Food has always been, and continues to be one of my greatest passions in life. It must be in my blood. Both of my parents were amazing cooks, although very different. My father was classically trained, perfecting omelettes at the CafÃ© Royale in London in the fifties, whereas Mum was a creative intuitive cook, able to rustle up modest but delicious suppers with whatever was in the fridge.
A major part of my love of food, is the sourcing and buying of it, and so I have always loved markets, and many a holiday has been centred around going to the abundant daily markets in Europe. (She says with a wistful sighâ€¦)
Hampshire Farmers Markets have been going for twenty years and it has been interesting to see how our local Winchester market has changed over the years, starting off in the carpark in Middle Brook Street and then in the high street, with a bit of back and forth and now in the Broadway.
The second and last Sunday of the month are firmly diarised in my calendar and it is definitely a highlight of the weekend, getting up on a Sunday morning and heading off to the market with whichever family member feels so inclined. Nothing gives me more pleasure than connecting to where our food comes from, chatting to some of the producers, finding out about new produce and products. It truly brings me so much joy.
Last weekend, I ventured to the pretty Petersfield market which is one of the only ones in a traditional square, as I had missed the previous week in Winchester. Many of the stalls are the same, as the producers travel around to the different towns in Hampshire, but there are a few different ones that caught my eye.
I tried some date coffee, aptly named DafÃ©, which is a new stall. I wouldnâ€™t call it a coffee substitute as naturally it is caffeine free, so great for anybody needing to avoid the stimulus of caffeine. It is made in a similar way to coffee, by roasting the dates and then grinding them. The result was a light and fresh drink, slightly sweet, and equally delicious with added milk or plain black.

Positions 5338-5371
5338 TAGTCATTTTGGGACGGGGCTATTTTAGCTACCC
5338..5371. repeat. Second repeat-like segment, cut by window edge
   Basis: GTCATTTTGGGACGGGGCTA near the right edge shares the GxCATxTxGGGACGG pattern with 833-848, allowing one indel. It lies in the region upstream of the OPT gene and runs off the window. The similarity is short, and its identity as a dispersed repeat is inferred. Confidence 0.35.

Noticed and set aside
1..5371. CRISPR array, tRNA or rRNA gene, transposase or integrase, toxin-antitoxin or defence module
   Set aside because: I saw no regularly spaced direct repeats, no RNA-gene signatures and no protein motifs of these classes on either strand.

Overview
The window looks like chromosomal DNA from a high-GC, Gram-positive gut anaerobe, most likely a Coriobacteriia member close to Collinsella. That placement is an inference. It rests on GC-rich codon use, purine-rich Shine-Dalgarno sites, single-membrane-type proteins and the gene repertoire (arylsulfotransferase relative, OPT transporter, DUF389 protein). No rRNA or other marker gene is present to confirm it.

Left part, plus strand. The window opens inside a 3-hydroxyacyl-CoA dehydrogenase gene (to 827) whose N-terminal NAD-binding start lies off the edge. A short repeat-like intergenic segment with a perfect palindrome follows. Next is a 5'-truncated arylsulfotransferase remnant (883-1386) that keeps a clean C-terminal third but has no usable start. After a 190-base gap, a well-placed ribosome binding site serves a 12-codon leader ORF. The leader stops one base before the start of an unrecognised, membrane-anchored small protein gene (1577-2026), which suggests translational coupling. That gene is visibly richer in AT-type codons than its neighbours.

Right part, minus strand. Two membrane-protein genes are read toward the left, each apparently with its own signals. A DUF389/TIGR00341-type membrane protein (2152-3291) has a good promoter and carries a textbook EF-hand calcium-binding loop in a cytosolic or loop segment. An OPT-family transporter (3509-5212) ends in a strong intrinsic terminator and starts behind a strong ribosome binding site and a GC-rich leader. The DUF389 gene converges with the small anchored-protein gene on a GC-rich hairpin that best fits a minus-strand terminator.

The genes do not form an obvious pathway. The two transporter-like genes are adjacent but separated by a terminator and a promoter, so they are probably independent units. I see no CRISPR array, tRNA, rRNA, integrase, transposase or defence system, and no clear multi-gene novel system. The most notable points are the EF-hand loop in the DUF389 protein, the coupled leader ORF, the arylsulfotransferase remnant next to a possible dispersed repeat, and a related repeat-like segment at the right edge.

Late spring/early summer is probably my favourite season for the market, as it marks the wonderful arrival of our local asparagus, and at todayâ€™s market I wasnâ€™t disappointed. There were several stalls selling beautiful asparagus, but I chose Durleighmarsh, as they are known for their asparagus and at this time of year it is their only crop. I chatted toPaul Abbott, owner of Durleighmarsh Farm and was fascinated to learn some top tips. Whilst I already know you should never cut the end of the asparagus off, but rather gently bend it so that it snaps naturally at the right place, thereby avoiding any wastage, what I didnâ€™t know is that if you find your asparagus a little gritty, then you need to gently scrape the little brown triangular scales that grow on the spears as they can sometimes contain a little dirt! Paulâ€™s suggestion is not to steam the asparagus, but to gently fry it in some butter and olive oil (that stops the butter from burning) for 4 or 5 minutes, perhaps with a little garlic.
But do be sure to load up now as the asparagus season will be over before we know it!